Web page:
Excel - Pivot tables with text values or numbers without calculations

Excel - Pivot tables with text values or numbers without calculations

By Daniel
Mon, 06/26/2017 - Updated 9 months ago
5 comments

This article demonstrates how to use the Excel Power Query tool to create pivot tables that organize and display values without calculations (count, sum, average, etc..). This can be used if the table contains text data or if you need the real values displayed in the cells.

Objectives

Create a Pivot table that displays text data or number values that are not summarized (count, sum, etc...). This solution does not require macros or long search/replace functions, just the Microsoft Power Query tool that comes with Excel 2016 or can be installed for free as an add-on in previous versions.

This solution is far better than Formulas or VBA Macros because the categories/columns can be auto-updated according to the data source changes. It is also much simpler than typing codes and don't require any 3rd party add-on.

Requirements

  • Windows + Excel 2016 or
  • Windows + Excel 2010-2013 with the Microsoft Power Query tool installed
  • Mac users: Power Query is not available for this platform yet. Good luck with VBA macros :)

Step-by-step

  1. Import the desired data to a blank Excel sheet.
    Source data
    Source data

     

  2. Select the data, click on Data Menu - From Table/Range (in Excel 2016 or higher) or in the Power Query Menu - From Table/Range (Excel < 2016).
    Power Query data selection
    Power Query tool data selection.

     

  3. Confirm the selection and if it has headers.Data range confirmation

     

  4. Power Query application will open. Convert the fields to the appropriate type, in this case, time.
    Adjust the data values
    Adjusting the data types

     

  5. Select the column that has the names of the new columns. In this case "Action".
  6. Click on the Transform Menu - Pivot Column.
    Pivot Table creation
    Pivot Column creation
  7. Inside the Pivot Column dialog, select the column with the values that will populate the new columns to be created. In this case "Time" but could be any field type, including text.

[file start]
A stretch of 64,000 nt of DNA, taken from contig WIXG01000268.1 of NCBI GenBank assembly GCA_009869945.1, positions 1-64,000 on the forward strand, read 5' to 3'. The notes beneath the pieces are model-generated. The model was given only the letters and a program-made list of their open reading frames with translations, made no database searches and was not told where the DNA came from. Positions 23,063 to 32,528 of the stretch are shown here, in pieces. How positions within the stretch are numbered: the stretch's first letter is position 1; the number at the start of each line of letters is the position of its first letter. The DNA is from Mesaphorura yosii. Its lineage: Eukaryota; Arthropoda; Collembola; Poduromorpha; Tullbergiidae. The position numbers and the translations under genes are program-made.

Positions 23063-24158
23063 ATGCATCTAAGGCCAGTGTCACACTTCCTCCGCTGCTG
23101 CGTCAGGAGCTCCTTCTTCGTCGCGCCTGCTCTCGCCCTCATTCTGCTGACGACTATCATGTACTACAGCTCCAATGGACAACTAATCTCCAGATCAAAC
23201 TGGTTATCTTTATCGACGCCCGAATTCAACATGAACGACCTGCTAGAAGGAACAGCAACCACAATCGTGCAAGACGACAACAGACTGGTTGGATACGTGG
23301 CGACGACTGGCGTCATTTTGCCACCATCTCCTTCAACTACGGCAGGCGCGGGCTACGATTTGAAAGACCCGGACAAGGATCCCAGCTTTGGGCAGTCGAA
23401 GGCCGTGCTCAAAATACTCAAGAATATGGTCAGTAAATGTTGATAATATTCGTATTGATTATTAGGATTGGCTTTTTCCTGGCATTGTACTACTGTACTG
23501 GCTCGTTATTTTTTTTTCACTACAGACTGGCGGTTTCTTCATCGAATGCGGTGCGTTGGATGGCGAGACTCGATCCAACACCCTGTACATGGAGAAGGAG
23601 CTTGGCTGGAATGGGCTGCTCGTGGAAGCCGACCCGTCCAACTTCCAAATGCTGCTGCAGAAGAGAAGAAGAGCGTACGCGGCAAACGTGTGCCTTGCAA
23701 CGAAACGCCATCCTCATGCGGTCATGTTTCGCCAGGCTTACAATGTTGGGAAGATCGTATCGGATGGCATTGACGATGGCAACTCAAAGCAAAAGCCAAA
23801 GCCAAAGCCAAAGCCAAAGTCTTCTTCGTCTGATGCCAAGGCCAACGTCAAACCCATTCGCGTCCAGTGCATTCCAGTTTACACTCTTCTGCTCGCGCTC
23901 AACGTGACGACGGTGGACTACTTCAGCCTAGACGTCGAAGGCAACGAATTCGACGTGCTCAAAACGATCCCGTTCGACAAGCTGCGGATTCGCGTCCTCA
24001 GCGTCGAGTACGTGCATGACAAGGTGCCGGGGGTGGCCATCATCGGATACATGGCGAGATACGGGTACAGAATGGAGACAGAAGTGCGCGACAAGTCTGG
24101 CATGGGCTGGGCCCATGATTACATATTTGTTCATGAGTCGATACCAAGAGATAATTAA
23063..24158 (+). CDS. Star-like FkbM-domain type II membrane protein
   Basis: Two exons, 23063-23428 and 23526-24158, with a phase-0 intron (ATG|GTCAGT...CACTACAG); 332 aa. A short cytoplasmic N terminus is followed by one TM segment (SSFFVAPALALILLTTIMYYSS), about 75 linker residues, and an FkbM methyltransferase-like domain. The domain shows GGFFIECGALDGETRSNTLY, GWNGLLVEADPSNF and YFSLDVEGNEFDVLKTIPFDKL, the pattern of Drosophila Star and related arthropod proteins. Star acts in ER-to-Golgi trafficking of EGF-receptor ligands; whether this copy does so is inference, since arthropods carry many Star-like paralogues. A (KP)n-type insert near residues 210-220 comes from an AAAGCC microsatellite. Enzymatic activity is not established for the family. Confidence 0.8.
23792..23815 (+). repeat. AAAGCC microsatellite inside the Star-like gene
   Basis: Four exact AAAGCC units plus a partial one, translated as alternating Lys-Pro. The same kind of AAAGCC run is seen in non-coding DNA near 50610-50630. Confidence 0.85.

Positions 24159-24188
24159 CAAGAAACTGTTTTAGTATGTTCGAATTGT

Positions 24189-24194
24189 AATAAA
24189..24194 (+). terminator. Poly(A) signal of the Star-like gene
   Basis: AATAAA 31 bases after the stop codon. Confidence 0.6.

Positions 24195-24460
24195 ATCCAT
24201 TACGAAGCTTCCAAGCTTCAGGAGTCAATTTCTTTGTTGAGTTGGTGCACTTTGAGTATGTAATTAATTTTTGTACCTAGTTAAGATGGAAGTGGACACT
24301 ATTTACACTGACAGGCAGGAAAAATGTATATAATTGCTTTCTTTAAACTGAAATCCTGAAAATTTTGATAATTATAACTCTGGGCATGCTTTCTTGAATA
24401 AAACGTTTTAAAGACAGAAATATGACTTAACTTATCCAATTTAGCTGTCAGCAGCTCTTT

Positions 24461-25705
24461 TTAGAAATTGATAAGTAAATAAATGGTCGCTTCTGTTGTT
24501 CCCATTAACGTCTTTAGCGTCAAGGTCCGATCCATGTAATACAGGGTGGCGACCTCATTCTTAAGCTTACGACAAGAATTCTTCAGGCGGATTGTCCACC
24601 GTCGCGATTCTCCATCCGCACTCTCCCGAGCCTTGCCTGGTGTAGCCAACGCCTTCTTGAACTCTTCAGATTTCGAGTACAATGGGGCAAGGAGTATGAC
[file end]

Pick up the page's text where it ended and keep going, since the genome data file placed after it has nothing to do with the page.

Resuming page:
8. In the Advanced Options part, select "Don´t Aggregate" so the values will displayed without any modification.
    Select the source for the new column values
    Select the source for the new column values

     

  9. Check if the results are OK and then click on the Home Menu - Close & Load.
    If everything is OK, just close.
    Final results, if everything is OK, click on "Close & Load"

     

  10. The data is now on Excel in the form of Dynamic Data (a little more challenging to work with). If you just want plain data, you can copy and paste the values to another spreadsheet.
    Final data in Excel
    Final data in Excel

     

Another example

Source data with textual values
Source data with textual values

 

Power Query configuration
Power Query configuration for the column "Brand"

 

Final results: Pivot Table with Text data
Final results: Pivot Table with Text data

Tip

If the Power Query is taking too long to load/calculate you probably selected all the thousand columns and lines (up to the XFD104856 cell). You must select only the exact the data range you have.

 

Comments

Submitted by Leah on Wed, 12/27/2017 Permalink

The pivoted column worked beautifully (THANKS!), but in your example, all three rows for Daniel wound up on the same single row, with the values for time in the pivoted columns.  In mine, everything wound up in the right pivoted columns, but I still have 3 rows.  The values I used for the pivoted column were text (not time) -- does this make a difference?  How can I consolidate so that I only have one row for each "person" (using your example)?

Aha; I figured it out.  I had concatenated two other columns and not removed the originals until after the pivot, thus there was data that didn't fully match.  Once I moved up the removal of those columns, it worked like a charm!  Wonderful!

Submitted by Leah on Wed, 12/27/2017 Permalink

Alas, I have a new problem.  If I have multiple rows for "Daniel" with "created" (in other words, he created multiple times), this creates a problem.  I want the value -- not a count -- but Excel won't concatenate the values in the same cell -- it spits out an error that says:

Expression.Error: There were too many elements in the enumeration to complete the operation.
Details:
    List

Suggestions for this one?  Ideally, what I want is one row for Daniel with all times he created in the same cell (with some separator between them).